Two More Athletes Join Kyrie Irving in Wacko Flat Earth Talk

In case we needed any more proof that nonsense is contagious, Jaylen Brown and Sammy Watkins are subscribing to Kyrie Irving's newsletter.

Liam Daniel Pierce

Photos by Brad Rempel-USA TODAY Sports, Kirby Lee-USA TODAY Sports

There's a part in The Voyage of the Dawn Treader, a novel in C.S. Lewis's The Chronicles of Narnia series, where a character sails over the edge of the world in a barrel. When I read that part, I remember thinking to myself that the physics of the whole thing seemed off. Where would you go? Does the water just fall off into the deep abyss of space? What's on the other side, then? How do you account for stars? Horizons—what about curved horizons? Even to a child, that just doesn't make sense.

And yet, here we are: in a (perfectly spherical) world where a pro athlete can muse about a non-truth, and it can spread like a rash. The captain of Team Flat Earth is of course Kyrie Irving, who famously said during a podcast back in February, that, "There is no concrete information except for the information that they're giving us." Now, I'm all about questioning authority, but this is... wow.

Well, just when we thought we had put this thing to bed with enough WTF articles in the past eight months—including one where a middle school teacher had to talk his students out of Kyrie's argument—several people got all "Flat Earth" woke in the past 24 hours. One of them is Kyrie Irving's new teammate on the Boston Celtics, Jaylen Brown, who told reporters that he's ready to sit down and have that conversation with Kyrie:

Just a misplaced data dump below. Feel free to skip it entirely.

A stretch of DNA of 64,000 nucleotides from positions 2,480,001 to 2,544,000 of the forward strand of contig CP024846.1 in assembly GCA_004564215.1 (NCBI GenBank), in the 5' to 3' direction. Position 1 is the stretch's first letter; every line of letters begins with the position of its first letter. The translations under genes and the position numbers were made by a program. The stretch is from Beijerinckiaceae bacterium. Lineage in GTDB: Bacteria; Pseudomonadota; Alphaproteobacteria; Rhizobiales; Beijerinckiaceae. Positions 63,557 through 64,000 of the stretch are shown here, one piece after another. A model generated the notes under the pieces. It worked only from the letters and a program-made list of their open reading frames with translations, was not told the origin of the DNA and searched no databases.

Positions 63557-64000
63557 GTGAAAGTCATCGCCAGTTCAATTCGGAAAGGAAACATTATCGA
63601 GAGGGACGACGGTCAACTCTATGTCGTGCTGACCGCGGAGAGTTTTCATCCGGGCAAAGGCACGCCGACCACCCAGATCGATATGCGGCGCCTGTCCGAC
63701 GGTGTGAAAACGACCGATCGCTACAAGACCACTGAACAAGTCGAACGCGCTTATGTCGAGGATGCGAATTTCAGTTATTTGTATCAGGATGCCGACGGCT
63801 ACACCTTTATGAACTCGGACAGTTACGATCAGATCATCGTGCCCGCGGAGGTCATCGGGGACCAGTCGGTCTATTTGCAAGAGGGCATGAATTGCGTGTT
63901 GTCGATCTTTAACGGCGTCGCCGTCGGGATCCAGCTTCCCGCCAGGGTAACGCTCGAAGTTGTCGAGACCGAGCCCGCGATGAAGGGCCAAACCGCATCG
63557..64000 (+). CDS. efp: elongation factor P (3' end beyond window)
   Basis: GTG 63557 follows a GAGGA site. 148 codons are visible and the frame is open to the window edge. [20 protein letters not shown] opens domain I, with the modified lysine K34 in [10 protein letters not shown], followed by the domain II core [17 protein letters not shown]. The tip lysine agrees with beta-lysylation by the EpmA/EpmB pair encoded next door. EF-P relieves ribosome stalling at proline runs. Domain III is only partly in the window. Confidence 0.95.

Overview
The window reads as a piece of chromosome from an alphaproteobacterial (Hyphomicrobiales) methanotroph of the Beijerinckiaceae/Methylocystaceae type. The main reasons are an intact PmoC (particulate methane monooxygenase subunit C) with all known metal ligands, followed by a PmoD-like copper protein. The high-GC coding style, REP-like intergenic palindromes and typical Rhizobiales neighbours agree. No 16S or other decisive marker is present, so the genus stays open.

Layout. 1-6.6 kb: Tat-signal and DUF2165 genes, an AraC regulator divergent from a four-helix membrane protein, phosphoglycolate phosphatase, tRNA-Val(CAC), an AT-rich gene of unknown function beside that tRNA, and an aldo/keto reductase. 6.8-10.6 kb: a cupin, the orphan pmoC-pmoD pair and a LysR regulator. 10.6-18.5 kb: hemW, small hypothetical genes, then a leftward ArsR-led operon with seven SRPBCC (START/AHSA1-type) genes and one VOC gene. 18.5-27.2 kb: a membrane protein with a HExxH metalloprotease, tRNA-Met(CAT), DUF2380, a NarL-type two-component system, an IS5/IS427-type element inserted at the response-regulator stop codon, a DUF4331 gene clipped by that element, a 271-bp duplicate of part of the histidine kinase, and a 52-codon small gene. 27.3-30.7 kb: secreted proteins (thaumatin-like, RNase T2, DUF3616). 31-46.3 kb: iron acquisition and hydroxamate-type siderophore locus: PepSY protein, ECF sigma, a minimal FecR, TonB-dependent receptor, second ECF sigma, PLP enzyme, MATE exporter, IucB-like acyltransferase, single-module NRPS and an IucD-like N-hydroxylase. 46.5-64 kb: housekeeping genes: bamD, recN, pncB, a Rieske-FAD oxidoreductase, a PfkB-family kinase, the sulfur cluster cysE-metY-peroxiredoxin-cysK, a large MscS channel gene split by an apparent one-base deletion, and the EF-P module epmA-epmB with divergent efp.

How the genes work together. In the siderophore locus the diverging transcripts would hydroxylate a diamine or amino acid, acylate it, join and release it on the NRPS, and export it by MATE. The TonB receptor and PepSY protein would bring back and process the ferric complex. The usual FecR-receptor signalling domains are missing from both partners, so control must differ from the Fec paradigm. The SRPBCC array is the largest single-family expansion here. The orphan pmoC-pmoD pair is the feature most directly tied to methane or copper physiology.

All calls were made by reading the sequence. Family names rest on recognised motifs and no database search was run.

Brown says the whole thing with a smile, and that he's just considering it, which is somewhat reassuring. But when he gets around to the part where he says, "as of what my eyes have told me, the world may appear to be flat"—and then hearing a reporter laugh, saying "he's already convinced you," and watching Brown nod—you get a deep "yuh-yoh" feeling in your stomach. This could be the end of days.

But then, just a matter of three-and-a-half hours later—somewhere past the (curved) horizon that settles across our great nation—Los Angeles Rams wideout Sammy Watkins threw his hat into the Flat Earth ring:

I suppose you could argue that because we're in the age of the internet, anything could be fabricated even a spheroid planet. Except there are processes that people rigorously enforce to make sure mistruths like these aren't propagated. Like journalistic ethics and science. And millennia of proof.

The only thing that is certifiably real, however, is that the feeling of disbelief in so many high profile Flat Earthers out there is probably what these Flat Eathers felt when they realized the earth is flat. So I guess we're all in the same boat, sailing over the edge.